Updated: Nov 2, 2022
“Man was created from dust, received breath, became human and was given a name. In this way, we’re all the same, all human, but we’re also all different and unique, and it’s our responsibility as individuals to acknowledge, get to know, and protect each other.”
Rudolf Seibeb is a people’s person, “put on this earth to help my fellow humans and make them happy”. His vibrant representations of reality attest to his calling, as each colourful face and shape introduce a playful impression or wisdom on human nature. The artist explains, “I draw my thoughts, paint my ideas, use my imagination…” and adds with a smile, “…my gift is that I can hide things in my paintings, and you have to pay close attention and look carefully to see it.”
Celebrated for granting his viewer “an intriguing space between abstraction and an innocent observation of reality”, Seibeb does not disappoint with his latest solo, Mens (gemaak) (translated from Afrikaans as ‘Man (made)’). By studying his environment and its happenings, the artist collects and offers creative material that reflects the challenges and joys of day-to-day life. Colourful canvasses portray gazing figures that speak of current issues to the likes of, ‘People protect endangered species around the world’, and ‘Peace and love among people and animals’. As the artist asks the viewer to contemplate daily experiences, he also hopes to remind that many of these are man-made, or as a result of our own doing, and as we play a part in constructing our own challenges, we also have the ability to craft a more positive outlook on life, and ultimately, help shape the world we want.
Seibeb has been an active participant in the local arts scene since the 90s, however, unlike the majority of his peers, didn’t start out with a career in art. At the time of his ‘artistic discovery’, Seibeb was working as machine operator for a canning company, keeping busy after hours by making small pieces of furniture out of reassembled clothes pegs. By pure chance, it was this very activity that got his talent noticed, and when he started his creative journey in 1998 – enrolling for a course in visual arts at the John Muafangejo Art Centre – “the seed was planted”. Under the watchful eye of teachers and mentors like Jo Rogge, Kay Cowley, Erik Schnack and Helena Brandt, Seibeb developed his artistic trademark and preference for constructed sculpting and colourful paintings of human emotion and activity.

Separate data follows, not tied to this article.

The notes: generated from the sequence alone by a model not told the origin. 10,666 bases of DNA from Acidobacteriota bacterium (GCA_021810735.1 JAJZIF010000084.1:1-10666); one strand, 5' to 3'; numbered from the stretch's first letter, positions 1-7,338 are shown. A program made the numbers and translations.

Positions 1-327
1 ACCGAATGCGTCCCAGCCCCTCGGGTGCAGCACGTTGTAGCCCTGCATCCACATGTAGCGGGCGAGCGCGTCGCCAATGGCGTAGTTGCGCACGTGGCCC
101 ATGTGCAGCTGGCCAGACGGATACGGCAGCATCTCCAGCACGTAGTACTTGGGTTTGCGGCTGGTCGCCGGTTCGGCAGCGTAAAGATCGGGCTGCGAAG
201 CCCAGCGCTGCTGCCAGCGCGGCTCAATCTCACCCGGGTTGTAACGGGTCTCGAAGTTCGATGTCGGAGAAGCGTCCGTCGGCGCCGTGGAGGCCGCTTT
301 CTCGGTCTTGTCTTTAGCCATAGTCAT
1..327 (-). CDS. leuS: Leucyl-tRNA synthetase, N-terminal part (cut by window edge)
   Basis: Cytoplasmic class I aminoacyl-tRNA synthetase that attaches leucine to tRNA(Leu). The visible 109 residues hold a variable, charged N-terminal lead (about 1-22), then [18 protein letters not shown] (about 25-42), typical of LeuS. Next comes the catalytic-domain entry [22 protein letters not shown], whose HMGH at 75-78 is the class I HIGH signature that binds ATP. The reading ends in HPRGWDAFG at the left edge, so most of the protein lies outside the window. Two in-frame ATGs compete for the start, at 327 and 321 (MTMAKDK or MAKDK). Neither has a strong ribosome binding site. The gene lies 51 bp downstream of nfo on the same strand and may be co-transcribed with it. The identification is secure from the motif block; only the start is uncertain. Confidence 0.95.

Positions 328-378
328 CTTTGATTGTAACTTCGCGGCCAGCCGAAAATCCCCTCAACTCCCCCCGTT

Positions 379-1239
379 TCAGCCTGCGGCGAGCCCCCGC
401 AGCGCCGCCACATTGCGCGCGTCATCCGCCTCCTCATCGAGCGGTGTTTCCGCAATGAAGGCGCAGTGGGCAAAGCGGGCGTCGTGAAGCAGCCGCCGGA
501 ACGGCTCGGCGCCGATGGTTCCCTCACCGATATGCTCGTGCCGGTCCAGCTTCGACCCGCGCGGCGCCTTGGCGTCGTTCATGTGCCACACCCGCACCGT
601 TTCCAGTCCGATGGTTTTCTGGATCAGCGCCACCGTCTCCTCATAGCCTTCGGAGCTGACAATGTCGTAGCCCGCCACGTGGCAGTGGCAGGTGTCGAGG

While he is well represented in the region, the artist aspires to “get out and see my work all over the world”. As part of his mission to capture a bigger audience, in 2021 Seibeb opened a small studio and gallery in Okahandja. Located at the well-known wood workers and sellers’ market, he offers a space where visitors can see his paintings, prints and mixed media works in action, and buy from his personal collection. “It’s better to have a space where others can notice me and get to know my work. When people see my art, they also see me.”
Mens (gemaak) is on view at The Project Room from 5 to 20 August 2022.
Below you will find the catalogue.